Murdoch is The Dirty Digger
Rupert Murdoch was not known as the ‘Dirty Digger’ as a term of endearment. He was a ruthless, calculating and unprincipled businessman. He would use and abuse anyone to get his way. Agreements and conditions put in place to help him acquire notable titles such as The Times were ignored or torn up once the deal was done. He has been largely unchallenged for most of his working life. To see him play the role of a benign potentate at the Leveson Inquiry took some swallowing. His aim was he declared, “To dispel some myths.”
Nick Davies is the award-winning journalist who exposed the depths to which the News of the World had sunk against ferocious opposition and much establishment indifference. His views of the Digger’s appearance at Leveson are apposite.
“Murdoch kept denying that he made deals with politicians, ie, that he simply offered them the support of his paper in return for favours to his business. But Jay suggested: "It operates at a far more sophisticated level, doesn't it?" and went on to quote the reported words of the former Australian prime minister Paul Keating: "You can do a deal with him without ever saying a deal is done."
He described how he had once spent an afternoon at Chequers, telling Blair how much he opposed Britain joining the euro, as though the prime minister had nothing better to do.
To this extraordinary degree of access, he boldly added that he does indeed direct the editorial line of the Sun on major issues, including questions about Europe. And, once again failing to hold his tongue, he went right ahead and admitted what this would mean to a man like Blair: "If any politician wanted my views on major issues, they only had to read the Sun." The Sun relentlessly reinforced the anti-EU message.
Murdoch continued to deny that Blair had ever done anything for him, but then conceded that Blair had "gone the extra mile for him" over European policy, to the point where he had acceded to the Sun's demand that the government should agree to hold a referendum before accepting the new EU constitution.
And Blair had done something very similar by ensuring Britain maintained tough anti-union laws and then underlined the point with an article in the Sun, following which the two men had enjoyed dinner together. Murdoch agreed it was possible he had congratulated Blair on his position.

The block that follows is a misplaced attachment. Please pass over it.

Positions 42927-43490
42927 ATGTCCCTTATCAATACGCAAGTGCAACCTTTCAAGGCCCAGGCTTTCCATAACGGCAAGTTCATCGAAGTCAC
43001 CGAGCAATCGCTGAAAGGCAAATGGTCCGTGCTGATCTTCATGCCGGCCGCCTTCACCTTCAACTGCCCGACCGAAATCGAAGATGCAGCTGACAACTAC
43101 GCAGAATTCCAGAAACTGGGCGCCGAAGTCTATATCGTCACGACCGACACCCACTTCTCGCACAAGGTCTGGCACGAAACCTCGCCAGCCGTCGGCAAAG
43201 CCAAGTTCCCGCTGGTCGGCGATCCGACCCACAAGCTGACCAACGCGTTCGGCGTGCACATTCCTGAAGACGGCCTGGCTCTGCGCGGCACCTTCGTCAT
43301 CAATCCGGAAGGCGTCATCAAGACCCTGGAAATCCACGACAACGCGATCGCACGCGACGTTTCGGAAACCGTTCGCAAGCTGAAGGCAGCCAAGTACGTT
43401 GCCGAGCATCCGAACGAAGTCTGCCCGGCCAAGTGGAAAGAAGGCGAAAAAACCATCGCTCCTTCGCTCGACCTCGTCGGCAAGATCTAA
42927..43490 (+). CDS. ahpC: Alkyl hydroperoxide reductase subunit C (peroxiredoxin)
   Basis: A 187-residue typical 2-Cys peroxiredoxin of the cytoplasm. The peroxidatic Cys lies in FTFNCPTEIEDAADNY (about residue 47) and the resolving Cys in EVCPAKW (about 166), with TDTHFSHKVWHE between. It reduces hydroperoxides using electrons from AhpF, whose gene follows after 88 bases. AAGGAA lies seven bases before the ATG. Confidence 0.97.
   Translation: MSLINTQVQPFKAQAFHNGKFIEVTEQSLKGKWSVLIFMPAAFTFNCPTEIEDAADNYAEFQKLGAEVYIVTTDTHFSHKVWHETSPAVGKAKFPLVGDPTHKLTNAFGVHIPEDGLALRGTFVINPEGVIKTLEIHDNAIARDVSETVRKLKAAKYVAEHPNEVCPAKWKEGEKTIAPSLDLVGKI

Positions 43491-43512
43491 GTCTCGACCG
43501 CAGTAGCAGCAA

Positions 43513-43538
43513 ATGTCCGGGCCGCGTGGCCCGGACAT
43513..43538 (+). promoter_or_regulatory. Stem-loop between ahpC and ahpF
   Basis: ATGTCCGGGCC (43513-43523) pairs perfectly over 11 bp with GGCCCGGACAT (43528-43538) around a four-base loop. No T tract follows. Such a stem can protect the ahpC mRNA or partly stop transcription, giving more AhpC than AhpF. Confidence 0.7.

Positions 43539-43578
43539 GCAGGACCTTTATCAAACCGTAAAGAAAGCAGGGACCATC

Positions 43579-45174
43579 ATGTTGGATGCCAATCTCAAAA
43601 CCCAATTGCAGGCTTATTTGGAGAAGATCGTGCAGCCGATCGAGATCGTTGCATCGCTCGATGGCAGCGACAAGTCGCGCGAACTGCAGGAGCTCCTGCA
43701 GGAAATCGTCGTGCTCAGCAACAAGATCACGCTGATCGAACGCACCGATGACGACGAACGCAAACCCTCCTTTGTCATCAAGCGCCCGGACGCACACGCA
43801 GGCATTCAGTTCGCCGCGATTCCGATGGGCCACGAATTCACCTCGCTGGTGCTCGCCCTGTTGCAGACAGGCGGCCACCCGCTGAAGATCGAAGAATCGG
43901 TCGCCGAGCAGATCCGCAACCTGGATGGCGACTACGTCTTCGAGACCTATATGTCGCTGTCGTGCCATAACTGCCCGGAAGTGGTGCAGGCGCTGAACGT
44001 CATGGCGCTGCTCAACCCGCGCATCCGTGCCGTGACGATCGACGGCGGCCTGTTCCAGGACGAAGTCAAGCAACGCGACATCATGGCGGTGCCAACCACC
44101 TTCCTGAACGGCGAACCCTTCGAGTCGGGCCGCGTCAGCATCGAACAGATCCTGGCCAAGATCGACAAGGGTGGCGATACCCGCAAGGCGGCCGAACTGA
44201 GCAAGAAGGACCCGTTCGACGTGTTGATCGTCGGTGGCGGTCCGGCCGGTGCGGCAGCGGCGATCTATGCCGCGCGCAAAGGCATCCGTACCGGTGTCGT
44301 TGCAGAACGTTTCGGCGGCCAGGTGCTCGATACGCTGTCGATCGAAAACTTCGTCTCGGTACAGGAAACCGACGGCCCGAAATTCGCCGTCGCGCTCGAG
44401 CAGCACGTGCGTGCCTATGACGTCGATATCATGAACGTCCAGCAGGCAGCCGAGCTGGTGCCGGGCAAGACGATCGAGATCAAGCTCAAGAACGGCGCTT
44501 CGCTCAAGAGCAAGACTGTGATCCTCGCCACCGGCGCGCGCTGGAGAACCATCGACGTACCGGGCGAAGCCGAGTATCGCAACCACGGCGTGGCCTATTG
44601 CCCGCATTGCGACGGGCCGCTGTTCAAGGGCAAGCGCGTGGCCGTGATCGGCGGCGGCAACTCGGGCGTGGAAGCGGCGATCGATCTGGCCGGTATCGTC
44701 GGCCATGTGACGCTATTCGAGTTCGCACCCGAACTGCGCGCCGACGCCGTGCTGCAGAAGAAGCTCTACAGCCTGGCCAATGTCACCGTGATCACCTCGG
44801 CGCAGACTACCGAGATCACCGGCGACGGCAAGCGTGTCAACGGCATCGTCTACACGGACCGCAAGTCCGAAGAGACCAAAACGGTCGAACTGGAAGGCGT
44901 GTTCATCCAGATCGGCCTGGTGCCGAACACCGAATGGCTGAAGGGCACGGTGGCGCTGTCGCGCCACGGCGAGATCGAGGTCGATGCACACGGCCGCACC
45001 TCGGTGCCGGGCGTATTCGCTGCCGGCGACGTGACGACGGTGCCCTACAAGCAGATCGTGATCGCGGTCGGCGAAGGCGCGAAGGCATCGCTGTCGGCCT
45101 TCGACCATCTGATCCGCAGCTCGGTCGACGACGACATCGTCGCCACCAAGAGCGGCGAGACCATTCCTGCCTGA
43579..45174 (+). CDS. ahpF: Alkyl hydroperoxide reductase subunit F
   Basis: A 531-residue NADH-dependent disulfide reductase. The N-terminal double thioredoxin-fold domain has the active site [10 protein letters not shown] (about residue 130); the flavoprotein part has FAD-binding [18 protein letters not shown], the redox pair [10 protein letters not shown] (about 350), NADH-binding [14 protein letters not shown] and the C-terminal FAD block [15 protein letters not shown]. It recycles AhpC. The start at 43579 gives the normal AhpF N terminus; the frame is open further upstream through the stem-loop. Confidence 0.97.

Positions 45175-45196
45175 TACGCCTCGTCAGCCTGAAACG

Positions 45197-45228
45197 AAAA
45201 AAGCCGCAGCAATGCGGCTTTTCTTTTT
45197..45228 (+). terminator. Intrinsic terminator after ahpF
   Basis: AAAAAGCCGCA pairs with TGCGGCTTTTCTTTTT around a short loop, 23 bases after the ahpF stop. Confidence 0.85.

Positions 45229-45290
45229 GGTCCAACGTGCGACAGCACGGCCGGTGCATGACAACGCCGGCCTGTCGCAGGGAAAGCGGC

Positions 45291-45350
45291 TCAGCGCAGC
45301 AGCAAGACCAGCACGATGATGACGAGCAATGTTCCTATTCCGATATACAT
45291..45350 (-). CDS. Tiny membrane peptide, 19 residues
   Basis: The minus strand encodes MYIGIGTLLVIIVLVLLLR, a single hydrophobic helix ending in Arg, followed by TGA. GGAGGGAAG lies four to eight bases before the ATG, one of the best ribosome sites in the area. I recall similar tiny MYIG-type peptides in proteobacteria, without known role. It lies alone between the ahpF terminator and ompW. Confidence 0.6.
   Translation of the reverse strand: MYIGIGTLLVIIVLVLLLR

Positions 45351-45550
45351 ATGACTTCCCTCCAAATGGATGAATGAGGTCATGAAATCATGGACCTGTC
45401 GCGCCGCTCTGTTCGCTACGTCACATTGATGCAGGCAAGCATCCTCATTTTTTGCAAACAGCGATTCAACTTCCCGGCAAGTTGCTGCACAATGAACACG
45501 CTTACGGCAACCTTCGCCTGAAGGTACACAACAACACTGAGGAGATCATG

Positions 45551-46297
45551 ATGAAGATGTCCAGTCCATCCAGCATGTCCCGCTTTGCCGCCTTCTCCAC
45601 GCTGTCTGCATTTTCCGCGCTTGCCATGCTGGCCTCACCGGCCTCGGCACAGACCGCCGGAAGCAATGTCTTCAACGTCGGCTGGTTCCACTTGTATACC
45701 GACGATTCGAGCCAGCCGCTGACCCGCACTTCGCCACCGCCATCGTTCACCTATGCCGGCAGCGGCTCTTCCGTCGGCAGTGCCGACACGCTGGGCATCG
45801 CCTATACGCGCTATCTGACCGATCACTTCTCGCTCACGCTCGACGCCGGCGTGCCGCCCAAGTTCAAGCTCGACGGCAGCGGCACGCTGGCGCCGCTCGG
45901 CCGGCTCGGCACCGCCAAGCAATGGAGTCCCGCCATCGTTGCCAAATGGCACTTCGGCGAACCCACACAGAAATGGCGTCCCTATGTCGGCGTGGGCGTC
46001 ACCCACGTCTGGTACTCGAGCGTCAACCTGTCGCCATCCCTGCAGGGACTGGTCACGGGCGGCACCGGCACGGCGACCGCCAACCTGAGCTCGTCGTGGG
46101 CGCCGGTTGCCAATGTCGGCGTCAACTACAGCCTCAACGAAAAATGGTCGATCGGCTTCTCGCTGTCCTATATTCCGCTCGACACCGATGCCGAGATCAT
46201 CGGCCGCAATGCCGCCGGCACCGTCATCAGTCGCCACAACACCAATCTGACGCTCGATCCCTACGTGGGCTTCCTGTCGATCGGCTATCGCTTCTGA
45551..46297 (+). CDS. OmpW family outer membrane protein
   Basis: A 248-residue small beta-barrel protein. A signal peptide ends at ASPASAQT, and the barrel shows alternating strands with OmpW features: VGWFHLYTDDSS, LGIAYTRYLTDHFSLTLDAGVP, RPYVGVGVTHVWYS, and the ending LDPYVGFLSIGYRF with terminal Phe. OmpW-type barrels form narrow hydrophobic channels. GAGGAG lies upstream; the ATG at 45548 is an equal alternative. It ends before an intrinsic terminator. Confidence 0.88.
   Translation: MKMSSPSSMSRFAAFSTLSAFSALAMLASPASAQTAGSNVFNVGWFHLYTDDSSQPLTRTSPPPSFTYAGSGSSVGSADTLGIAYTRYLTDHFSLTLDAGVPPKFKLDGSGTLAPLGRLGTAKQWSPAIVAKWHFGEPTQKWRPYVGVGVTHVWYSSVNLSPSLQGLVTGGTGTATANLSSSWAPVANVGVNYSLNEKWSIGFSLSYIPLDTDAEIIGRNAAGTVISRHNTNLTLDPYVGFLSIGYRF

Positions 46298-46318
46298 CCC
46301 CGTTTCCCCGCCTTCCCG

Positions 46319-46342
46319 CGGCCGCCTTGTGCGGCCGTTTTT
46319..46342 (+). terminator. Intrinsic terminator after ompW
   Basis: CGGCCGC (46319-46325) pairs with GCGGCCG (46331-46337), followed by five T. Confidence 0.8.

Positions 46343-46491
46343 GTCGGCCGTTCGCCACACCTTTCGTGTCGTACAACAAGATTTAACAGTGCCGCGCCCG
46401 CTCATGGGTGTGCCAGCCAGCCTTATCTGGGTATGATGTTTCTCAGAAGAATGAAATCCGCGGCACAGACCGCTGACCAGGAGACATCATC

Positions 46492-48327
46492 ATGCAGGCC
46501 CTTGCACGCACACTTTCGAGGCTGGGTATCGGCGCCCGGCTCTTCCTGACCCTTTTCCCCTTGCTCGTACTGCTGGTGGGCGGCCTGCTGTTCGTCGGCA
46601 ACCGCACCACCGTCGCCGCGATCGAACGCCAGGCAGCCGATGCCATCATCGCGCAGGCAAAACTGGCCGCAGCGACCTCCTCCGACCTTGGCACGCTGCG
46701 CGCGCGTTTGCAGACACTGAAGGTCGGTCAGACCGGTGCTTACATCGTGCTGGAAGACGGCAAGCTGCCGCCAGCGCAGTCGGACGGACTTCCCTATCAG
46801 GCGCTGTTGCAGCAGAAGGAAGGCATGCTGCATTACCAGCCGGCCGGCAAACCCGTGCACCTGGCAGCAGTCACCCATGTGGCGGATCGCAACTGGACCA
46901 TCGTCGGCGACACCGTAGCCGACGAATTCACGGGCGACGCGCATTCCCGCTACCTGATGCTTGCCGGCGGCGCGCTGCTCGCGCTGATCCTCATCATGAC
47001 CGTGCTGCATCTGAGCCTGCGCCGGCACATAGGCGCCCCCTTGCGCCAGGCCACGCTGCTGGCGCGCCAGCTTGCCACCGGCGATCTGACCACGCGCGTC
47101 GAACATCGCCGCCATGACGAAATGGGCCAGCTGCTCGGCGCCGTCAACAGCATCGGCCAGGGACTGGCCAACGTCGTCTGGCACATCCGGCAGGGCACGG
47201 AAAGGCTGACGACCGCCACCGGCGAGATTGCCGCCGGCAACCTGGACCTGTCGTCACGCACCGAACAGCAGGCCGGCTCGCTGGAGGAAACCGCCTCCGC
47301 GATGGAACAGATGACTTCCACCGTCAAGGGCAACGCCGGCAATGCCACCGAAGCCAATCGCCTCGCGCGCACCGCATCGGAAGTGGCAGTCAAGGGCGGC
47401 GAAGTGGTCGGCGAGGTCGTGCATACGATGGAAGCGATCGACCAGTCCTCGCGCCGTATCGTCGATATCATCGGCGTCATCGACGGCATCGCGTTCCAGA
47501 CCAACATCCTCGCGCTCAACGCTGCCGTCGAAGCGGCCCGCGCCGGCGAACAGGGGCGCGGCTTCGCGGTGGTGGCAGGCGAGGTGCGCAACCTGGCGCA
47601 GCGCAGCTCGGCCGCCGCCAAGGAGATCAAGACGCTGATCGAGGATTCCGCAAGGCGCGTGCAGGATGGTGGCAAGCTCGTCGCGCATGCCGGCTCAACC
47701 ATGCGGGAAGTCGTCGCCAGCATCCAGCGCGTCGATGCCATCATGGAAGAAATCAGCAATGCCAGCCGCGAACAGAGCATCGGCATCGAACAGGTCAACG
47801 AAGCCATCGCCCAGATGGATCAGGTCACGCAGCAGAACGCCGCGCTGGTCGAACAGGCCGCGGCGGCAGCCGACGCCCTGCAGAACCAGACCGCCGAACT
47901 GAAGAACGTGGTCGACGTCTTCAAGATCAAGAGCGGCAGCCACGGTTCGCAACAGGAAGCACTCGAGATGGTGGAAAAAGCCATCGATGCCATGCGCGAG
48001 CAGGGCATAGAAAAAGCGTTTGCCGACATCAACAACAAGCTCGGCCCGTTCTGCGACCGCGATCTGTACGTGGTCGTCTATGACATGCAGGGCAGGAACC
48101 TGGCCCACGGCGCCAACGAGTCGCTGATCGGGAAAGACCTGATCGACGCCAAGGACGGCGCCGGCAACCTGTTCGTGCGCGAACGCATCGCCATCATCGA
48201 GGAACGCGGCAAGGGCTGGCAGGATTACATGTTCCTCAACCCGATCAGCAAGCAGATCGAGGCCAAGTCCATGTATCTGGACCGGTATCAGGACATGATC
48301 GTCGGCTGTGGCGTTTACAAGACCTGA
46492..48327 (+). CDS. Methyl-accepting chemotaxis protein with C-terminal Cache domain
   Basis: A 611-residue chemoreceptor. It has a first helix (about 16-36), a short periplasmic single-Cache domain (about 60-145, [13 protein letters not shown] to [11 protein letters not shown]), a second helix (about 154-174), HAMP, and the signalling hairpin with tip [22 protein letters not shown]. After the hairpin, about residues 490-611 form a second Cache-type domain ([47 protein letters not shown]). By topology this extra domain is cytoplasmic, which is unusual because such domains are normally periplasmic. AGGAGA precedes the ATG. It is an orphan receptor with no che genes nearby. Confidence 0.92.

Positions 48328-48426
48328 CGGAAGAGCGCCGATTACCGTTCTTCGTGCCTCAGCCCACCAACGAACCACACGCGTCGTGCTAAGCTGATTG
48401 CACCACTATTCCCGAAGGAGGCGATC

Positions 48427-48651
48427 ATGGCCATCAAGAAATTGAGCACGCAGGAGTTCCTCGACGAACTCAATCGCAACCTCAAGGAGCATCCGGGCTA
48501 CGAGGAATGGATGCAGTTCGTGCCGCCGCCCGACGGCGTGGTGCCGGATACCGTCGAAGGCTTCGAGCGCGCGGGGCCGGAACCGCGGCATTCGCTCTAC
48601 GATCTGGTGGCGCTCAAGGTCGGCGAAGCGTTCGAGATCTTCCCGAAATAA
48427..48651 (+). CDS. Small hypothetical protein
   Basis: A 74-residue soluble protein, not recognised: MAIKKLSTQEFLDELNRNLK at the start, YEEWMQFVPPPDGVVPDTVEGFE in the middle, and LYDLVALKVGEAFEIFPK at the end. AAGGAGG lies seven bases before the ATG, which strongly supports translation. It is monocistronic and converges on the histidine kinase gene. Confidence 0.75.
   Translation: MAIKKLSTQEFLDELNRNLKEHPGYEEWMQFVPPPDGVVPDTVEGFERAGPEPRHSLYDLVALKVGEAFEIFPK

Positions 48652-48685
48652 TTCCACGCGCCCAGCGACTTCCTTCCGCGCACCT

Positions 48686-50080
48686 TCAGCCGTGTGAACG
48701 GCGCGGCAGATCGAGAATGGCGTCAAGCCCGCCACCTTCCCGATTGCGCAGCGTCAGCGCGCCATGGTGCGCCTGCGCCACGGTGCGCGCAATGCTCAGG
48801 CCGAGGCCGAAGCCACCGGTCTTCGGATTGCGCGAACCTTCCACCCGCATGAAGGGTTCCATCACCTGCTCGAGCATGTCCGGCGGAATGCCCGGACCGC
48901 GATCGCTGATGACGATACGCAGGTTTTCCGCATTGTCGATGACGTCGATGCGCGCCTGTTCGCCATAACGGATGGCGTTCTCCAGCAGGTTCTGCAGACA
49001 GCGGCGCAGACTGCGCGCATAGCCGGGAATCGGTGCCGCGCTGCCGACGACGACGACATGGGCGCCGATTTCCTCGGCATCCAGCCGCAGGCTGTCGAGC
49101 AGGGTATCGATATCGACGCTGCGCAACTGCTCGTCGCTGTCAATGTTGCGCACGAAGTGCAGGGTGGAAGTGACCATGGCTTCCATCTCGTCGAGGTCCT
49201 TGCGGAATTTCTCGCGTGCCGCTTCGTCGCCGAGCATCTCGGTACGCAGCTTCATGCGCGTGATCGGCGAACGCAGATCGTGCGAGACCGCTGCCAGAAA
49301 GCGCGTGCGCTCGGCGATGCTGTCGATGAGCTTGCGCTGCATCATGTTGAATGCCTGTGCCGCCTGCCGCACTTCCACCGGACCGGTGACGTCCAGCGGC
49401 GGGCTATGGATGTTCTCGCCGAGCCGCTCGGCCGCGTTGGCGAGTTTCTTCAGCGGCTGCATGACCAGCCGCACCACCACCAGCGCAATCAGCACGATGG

Similarly, Jay quoted Murdoch's former confidant, Woodrow Wyatt, who was close to Margaret Thatcher and who recorded in his diary that he had once told Murdoch: "Margaret is very keen on preserving your position. She knows how much she depends on your support. Likewise, you depend on her." Murdoch produced his standard denial – "I didn't expect any help from her, nor did I ask for any" – and then found himself accepting that, while the Sun supported her, she had delivered a series of decisions which looked really very helpful indeed, including allowing him to buy the Times and the Sunday Times without referring his bid to the Monopolies and Mergers Commission. She also exempted BSkyB from the regulations in the 1990 Broadcasting Act.
With Gordon Brown and David Cameron, he kept closer to the script but, even so, he caused unnecessary trouble.
He denied discussing the BBC licence fee with Cameron. Enough said. Talking to a prime minister about the licence fee might suggest he had some commercial motive. But then his tongue added: "I wasn't interested in the BBC licence fee. I had been through that with previous prime ministers, and it didn't matter. They all hated the BBC, and they all gave it whatever it wanted." Guardian 26/4/2012
Be prepared for a string of ex and current Prime Ministers denying that Murdoch influenced them in any way. Keating’s comment about doing a deal without a deal is perceptive. One of the most shaming things is the way our senior politicians (apart from the LibDems, regarded by Murdoch as losers and therefore not worth bothering with) behaved in such a sycophantic and demeaning way in the hope of getting his blessing.
Sick bags all round.